For months, dozens of female University of Miami medical students posted mundane photos of themselves to Facebook and social media: car selfies, pics with friends at bars and the beach, even images of them in their graduation gowns.
Little did they know, their photos were being copied and uploaded to creepy sex websites, some for foot-fetish fans, others for men who masturbate while viewing images of everyday women — while sometimes photographing themselves doing so. Often, the posts identified the UM women by name, and included lewd captions, some seemingly threatening rape.
The bizarre posts are believed to be the work of a UM medical student named Alex Zhang, 25, who has been suspended and is now the subject of an internal school investigation. The scandal came to light last week when at least two victims discovered their own photos on the websites and filed for restraining orders against Zhang.
Zhang did not respond to repeated calls and messages to his cell phone, or messages on Facebook and Instagram.
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The would-be doctor’s troubling behavior was known to the school and classmates.
In a court filing, one student said she complained to the university several times since December 2015 about his “repeated acts of stalking and harassment” and of him taking unauthorized photos of her at a Wynwood bar. A sexual harassment complaint was filed against Zhang in April 2016, and UM ordered Zhang to stay away from her, although he was allowed to remain in school, according to her request for a restraining order.
Miami-Dade courts last week issued temporary restraining orders mandating Zhang keep away from the two women. The Herald is not identifying them to protect their privacy.
The medical school, citing federal laws protecting student privacy, declined to address questions about Zhang. “It is also our commitment to thoroughly investigate and adjudicate any allegations of inappropriate behavior among our students, while at the same time providing a safe atmosphere as an inquiry moves forward,” according to a statement released by the school.
The university said it had retained a “nationally recognized [law] firm” to help “members of the university community affected by the unauthorized postings.”
One of the victims has notified the State Attorney’s Office, which is reviewing the matter.
But making the case that the postings constitute a crime under state or federal law could be difficult, legal experts say.
The photos were posted on bulletin-board-type websites that cater to foot fetishes and a niche sometimes known as “creep shots,” in which users fantasize or sexualize photos taken in public places. The wrinkle, in this case, is that photos of the UM students were first published on social media by the women themselves — then co-opted into sexual fantasies.
And it does not appear the links to the sites were sent to the women or their loved ones.
“As a legal matter, it’s unclear where this falls because so much of this behavior is not directed directly at the victim, and therefore may not qualify as stalking and harassment,” said Mary Anne Franks, a University of Miami law professor who helps run the Cyber Civil Rights Initiative, a nonprofit organization dedicated to combating online abuse.
Franks believes stalking and harassment laws should be strengthened to account for the modern digital age.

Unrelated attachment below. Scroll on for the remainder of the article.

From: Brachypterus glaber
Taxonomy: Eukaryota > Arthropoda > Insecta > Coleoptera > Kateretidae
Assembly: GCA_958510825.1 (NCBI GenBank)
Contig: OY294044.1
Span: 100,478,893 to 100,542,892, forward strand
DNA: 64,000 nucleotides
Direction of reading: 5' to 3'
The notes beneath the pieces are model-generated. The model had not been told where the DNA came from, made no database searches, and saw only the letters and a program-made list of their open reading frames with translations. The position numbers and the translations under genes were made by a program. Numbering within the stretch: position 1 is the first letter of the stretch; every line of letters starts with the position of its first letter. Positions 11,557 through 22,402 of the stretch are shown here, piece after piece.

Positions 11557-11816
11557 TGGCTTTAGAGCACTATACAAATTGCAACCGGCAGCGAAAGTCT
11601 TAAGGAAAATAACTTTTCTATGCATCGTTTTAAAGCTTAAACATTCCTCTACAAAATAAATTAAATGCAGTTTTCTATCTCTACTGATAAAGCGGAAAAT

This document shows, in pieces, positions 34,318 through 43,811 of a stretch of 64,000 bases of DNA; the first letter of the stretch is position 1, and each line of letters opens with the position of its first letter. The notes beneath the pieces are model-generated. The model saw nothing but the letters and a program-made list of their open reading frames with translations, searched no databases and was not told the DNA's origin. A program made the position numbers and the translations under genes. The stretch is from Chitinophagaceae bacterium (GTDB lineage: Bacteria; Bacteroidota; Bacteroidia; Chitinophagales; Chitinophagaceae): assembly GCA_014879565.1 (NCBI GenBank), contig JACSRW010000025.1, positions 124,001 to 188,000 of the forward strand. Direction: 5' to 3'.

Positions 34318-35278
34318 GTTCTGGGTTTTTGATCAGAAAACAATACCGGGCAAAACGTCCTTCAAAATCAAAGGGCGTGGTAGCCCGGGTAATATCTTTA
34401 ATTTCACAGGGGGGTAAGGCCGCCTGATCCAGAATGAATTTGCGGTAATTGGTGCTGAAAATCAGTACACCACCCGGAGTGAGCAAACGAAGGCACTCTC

“The real energy should be focused on stopping the person with the bad motive,” Franks said.
Zhang, who previously lived in Southern Pines, N.C., has been at the University of Miami’s Miller School of Medicine since 2015. It wasn’t clear what field of medicine he was pursuing. According to his online profiles, he completed his undergraduate degree from Washington University in St. Louis.
His Facebook page reveals various photos of Zhang sometimes wearing his white doctor’s coat, grinning alongside classmates and groups of apparent friends. His photos also announce support for gay and lesbian rights, immigrant causes and Canes school pride.
He first began harassing one of the female students during the fall of his freshman year — “via text message, Facebook message, and Snapchat,” according to her restraining-order petition. In one early episode, she uploaded a Snapchat post saying she was studying at the school’s library.
Zhang saw the post and “showed up at her exact location 45 minutes later trying to sit” with her, the petition said. Eventually, she blocked Zhang from all of her social media and the school’s administration warned him to leave her alone, the petition said.
But that didn’t stop him, according to the petition. In March 2016, he went to a bar and “offered to buy students drinks and offered money in exchange for viewing [her] Facebook photos.” The next month, Zhang showed up to a birthday party at a Wynwood bar and was seen taking photos of the young woman.
After he was confronted by her friends and the medical school administration, Zhang promised to delete the photos from his phone, according to the petition. The school then issued a “no contact order” against Zhang, and a stalking and sexual harassment complaint was filed with the university.
According to one woman’s petition, Zhang was still a student earlier this month when victims found at least eight websites featuring hundreds of photos of fellow UM students. The link was made to Zhang because the photos included the ones at the Wynwood bar that he had been asked to delete.
Some of the photos feature faces of the women superimposed on pornographic images. Scores of photos remain online on the websites.
Another victim, in her own petition, estimated “over 50 other women from their school are on these sites.” The woman believes Zhang still has his university ID that “grants him access to all facilities.”